Milk prices slowing EU dairy herd decline

By Neil Merrett

- Last updated on GMT

Related tags Cattle Milk Dairy farming Usda

The current high prices for raw dairy milk being paid by processors
and consumers is encouraging Europe's dairy farmers to better meet
growing demand for the product, according to a new report.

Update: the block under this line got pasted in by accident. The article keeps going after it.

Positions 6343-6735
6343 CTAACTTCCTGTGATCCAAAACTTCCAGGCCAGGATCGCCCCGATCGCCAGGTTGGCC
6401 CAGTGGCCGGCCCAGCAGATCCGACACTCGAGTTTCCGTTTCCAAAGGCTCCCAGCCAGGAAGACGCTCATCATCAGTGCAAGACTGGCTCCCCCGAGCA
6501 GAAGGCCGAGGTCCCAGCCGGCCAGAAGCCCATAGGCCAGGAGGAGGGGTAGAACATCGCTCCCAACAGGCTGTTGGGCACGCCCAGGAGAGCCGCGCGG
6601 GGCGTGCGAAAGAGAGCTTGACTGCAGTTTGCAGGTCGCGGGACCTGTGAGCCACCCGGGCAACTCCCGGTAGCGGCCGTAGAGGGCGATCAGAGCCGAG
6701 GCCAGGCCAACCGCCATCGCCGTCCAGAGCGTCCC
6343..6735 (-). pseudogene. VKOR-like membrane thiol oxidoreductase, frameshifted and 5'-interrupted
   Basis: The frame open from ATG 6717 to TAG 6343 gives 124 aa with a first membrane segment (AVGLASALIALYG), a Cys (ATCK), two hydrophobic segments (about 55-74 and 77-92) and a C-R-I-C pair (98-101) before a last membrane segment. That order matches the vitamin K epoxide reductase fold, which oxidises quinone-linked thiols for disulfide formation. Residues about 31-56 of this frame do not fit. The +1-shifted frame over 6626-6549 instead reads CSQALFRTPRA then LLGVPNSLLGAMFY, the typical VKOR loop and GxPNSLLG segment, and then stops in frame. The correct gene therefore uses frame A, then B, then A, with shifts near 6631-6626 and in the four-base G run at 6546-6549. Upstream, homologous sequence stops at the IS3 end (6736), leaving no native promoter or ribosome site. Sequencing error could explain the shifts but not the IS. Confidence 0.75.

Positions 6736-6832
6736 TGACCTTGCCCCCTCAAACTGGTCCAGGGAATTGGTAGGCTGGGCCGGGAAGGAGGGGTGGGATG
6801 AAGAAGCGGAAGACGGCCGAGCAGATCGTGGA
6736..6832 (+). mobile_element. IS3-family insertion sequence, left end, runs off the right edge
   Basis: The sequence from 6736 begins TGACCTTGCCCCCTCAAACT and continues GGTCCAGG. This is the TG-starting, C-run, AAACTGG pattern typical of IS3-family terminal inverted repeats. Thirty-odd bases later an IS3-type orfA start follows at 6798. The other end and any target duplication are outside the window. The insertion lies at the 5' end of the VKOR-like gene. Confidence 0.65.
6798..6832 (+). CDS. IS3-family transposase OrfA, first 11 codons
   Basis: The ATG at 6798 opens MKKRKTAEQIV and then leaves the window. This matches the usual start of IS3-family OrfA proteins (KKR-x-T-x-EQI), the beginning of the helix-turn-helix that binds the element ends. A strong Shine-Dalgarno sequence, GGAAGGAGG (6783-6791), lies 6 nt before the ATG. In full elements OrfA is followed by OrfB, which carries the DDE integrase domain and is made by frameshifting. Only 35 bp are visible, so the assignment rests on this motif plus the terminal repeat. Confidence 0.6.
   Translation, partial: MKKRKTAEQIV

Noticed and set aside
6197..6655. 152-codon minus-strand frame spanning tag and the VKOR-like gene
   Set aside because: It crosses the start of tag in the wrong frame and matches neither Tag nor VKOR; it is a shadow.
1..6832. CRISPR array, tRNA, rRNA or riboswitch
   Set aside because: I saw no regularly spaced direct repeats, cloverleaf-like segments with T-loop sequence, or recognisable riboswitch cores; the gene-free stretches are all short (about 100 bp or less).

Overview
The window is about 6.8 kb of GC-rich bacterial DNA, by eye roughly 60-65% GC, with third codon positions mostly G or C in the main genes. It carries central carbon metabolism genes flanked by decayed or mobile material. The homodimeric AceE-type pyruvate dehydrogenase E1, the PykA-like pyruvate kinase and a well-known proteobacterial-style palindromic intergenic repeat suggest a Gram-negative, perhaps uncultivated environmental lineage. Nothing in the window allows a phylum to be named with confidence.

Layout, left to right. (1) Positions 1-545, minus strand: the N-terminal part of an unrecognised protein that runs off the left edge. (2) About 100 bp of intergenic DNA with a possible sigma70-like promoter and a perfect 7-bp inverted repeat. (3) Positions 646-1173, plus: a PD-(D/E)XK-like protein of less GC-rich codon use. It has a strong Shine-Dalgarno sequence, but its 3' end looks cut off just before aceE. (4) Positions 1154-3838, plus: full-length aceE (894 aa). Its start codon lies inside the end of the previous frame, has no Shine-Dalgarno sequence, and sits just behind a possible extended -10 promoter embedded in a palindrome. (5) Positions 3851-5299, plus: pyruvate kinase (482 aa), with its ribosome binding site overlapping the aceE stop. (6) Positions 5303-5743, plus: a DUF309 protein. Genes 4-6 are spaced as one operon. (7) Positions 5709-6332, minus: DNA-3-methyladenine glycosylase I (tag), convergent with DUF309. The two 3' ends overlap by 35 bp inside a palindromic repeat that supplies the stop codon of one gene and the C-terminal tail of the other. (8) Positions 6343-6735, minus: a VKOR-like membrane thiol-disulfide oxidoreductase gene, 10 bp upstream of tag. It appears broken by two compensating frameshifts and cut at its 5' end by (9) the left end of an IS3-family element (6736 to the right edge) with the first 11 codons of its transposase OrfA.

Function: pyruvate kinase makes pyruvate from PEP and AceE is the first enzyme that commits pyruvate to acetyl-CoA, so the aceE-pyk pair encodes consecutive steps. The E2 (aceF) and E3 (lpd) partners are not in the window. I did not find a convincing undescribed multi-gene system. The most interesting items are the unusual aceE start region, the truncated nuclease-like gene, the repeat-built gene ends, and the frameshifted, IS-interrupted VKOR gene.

The US department of agriculture (USDA) has said that despite an estimated 0.9 per cent fall in EU dairy herd sizes during 2007, declines were slowing down amidst the high price of milk products and improved production quotas. High margins for processors ​ With dairy processors across the globe continuing to bemoan the impacts of these higher prices, the potential supply benefits of an expanded dairy herd in the bloc could go some way to alleviate industry concerns over costs. Dairy herds are already expected to expand in a number of markets like Germany, the Benelux, the Iberian Peninsula, with particularly strong turnarounds in newer member states like Poland, according to the USDA. Although estimates that cattle herds will continue to decline overall in 2008, pricing improvements and a proposed two per cent hike in milk production quotas will see more farmers in newer member states like Poland turning to cow farming, according to the USDA. Overall, the trend will help revive both the dairy and beef sector, the report claimed. This potentially higher number of cows available is said to be the result of a growing number of farmers holding on to their dairy cows, and improvements in the number of young calves and heifers assigned to produce milk, the USDA said. Blue Tongue disease (BTD) ​ There are still some challenges that could affect any potential benefits for the dairy industry of increased herd numbers though. Blue Tongue disease (BTD) serotype 8 rapidly expanded across the bloc during 2007, threatening herd numbers. However, the report adds that the European Commission is looking to begin a vaccination program in herds at risk of contamination in all infected member states to better control the disease.

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